LB – Micah Parsons, Dallas Cowboys
One of the premier pass-rushers in the league, Parsons is not a true EDGE, but that’s a positive, not a negative, especially in flag football. He possesses excellent athleticism and true sideline-to-sideline range, which is something that he doesn’t get to show off as often in the NFL, as he’s typically embarrassing offensive tackles instead.
Here, we’ll deploy Parsons as a hybrid, where can certainly apply pressure to the quarterback, but also hang back as a spy, cover the running back out of the backfield, and even provide coverage against receivers.
LB – Jeremiah Owusu-Koramoah, Cleveland Browns
JOK may not be at Parsons’ level as far as a pass-rusher, but he is arguably the most fluid and athletic on-ball linebacker in the NFL. In college at Notre Dame, he played more of an overhang role that almost made him a strong safety of sorts, but the Browns have deployed him as a true linebacker. He’s had his fair share of growing pains, but he’s healthy now and is having a terrific season.
Fred Warner is certainly a better player, and was under serious consideration for one of the LB spots, but since the offensive schemes won’t be nearly as complex and almost entirely pass-focused, going with the more athletic player in Owusu-Koramoah seems like the smart idea.
DB – Derwin James, Los Angeles Chargers
Versatile hardly begins to describe James, who excelled at Florida State, and when he isn’t hurt, he’s one of the league’s best defensive weapons. He stands 6-2, 215 pounds with the fluidity and quickness to cover like a cornerback and the toughness to play in the box like a linebacker. He also adds the range to function as a free safety, and his presence is felt all over the field.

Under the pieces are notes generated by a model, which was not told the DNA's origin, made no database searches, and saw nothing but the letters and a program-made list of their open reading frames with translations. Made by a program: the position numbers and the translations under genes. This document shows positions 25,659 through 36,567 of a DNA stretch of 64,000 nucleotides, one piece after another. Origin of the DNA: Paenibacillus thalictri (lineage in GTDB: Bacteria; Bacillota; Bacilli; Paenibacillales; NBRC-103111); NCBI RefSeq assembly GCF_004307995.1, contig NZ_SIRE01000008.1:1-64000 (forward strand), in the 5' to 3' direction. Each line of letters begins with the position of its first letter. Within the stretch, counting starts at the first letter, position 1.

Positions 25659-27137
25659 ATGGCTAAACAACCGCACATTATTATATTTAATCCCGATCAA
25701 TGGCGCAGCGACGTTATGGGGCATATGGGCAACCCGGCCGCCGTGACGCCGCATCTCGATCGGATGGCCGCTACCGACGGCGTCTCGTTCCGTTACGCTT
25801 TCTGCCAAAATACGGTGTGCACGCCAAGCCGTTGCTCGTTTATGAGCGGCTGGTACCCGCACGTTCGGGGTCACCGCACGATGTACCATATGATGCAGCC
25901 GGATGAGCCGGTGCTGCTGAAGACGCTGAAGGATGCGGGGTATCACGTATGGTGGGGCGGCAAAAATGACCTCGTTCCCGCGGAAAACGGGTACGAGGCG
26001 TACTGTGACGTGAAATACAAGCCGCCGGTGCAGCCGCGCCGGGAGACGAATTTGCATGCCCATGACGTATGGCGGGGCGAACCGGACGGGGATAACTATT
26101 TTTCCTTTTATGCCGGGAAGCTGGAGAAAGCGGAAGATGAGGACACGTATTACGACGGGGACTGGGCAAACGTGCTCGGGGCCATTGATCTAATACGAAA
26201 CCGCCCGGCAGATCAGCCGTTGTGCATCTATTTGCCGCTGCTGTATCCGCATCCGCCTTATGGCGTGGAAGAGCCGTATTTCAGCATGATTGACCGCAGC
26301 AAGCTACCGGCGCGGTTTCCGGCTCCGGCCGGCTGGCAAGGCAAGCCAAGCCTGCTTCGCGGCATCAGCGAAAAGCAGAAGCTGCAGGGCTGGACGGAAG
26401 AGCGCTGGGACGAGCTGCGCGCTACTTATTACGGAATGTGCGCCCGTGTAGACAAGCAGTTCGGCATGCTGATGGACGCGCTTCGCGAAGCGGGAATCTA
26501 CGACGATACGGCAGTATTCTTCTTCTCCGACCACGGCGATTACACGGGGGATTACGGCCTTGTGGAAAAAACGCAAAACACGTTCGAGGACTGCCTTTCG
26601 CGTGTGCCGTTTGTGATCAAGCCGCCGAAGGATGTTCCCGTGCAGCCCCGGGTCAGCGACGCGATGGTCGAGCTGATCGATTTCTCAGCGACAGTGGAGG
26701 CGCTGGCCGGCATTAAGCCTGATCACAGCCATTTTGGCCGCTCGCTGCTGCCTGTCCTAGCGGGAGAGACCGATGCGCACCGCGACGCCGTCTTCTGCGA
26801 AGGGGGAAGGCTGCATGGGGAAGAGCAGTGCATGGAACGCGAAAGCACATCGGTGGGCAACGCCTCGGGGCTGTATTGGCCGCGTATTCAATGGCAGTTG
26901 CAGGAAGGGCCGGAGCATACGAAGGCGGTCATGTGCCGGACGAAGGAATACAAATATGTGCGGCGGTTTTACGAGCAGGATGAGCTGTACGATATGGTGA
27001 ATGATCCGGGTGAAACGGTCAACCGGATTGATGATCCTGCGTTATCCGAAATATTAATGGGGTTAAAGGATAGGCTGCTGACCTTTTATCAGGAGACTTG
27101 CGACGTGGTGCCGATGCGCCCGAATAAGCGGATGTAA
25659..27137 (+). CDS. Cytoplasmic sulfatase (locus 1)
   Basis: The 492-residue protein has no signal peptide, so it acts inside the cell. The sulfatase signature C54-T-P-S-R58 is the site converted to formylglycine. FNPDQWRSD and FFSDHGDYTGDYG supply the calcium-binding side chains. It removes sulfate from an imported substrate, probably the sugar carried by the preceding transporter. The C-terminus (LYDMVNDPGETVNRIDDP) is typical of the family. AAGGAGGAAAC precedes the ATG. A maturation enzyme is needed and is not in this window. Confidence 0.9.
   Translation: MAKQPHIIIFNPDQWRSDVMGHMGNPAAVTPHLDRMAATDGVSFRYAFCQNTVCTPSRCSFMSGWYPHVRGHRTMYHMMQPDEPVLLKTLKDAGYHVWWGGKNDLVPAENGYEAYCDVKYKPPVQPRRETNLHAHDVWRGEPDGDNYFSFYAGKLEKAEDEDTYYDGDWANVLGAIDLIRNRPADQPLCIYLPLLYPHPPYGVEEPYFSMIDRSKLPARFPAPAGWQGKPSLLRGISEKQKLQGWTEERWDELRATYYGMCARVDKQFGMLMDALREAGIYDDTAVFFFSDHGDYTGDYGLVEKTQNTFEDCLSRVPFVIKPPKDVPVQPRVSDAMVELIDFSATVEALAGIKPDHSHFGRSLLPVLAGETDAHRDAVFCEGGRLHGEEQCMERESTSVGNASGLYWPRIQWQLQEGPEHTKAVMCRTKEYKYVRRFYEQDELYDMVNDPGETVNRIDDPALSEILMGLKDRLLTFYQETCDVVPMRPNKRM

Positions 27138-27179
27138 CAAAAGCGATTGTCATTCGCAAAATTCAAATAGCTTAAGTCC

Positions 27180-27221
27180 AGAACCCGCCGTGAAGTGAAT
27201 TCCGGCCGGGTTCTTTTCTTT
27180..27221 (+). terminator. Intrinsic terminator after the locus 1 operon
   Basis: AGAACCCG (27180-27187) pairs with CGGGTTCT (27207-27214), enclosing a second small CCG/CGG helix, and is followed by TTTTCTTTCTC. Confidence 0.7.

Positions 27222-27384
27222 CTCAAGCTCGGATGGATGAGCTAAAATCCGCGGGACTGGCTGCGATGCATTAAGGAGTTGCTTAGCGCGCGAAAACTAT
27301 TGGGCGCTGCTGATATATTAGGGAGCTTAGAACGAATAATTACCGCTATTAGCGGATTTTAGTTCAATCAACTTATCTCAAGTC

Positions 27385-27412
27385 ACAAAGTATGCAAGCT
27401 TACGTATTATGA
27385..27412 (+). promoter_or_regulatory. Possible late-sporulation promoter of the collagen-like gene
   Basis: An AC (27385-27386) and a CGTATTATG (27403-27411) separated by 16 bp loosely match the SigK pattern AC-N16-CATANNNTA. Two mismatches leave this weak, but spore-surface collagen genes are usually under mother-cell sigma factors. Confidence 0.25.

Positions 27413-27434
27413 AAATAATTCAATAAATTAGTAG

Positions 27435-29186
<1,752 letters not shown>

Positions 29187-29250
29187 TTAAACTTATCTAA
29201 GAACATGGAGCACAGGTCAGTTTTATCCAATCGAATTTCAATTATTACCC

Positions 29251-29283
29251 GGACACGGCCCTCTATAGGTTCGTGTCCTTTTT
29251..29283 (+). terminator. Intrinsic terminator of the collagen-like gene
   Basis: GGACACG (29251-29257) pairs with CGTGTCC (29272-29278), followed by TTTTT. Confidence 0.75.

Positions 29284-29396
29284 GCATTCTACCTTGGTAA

DB – Jessie Bates III, Atlanta Falcons
Bates landed a huge deal with the Atlanta Falcons this past offseason that made him the highest-paid safety in NFL history, and for good reason. He’s an exceptional coverage player and when QBs dare to challenge him deep, he usually makes them pay, as evidenced by his 17 career interceptions. Sticking Bates back deep to take away the long ball and provide bracket support should make this defense a lot more effective.
DB – Denzel Ward, Cleveland Browns
Speed, quickness, and man coverage ability are what we’re looking for from our cornerbacks, and those are the areas that Ward excels in. He’s suffered a string of concussions that have affected him throughout his career, but when he’s healthy, he’s one of the stickiest DBs in the league. He consistently ranks up near the top of the league in forced incompletion percentage, and in flag football, he would shadow the opponent’s WR1.
Sub – Tariq Woolen, Seattle Seahawks
Two of our three DBs are safeties, so with the sub, we’ll add a second corner in Woolen, who ran a blazing fast 4.26 40-yard-dash at the NFL Combine, fell to the fourth round, then made the Pro Bowl as a rookie after picking off six passes and defending 16. He also stands 6-4 210 pounds, giving him a rare blend of size and speed.
With this roster, it would be a shock if Team USA didn’t bring home gold. The same has been said about previous groups in other sports, however, so they’ll need to bring their A-game. This group of all-stars should be up to the task, and it would certainly be exciting to watch them play together.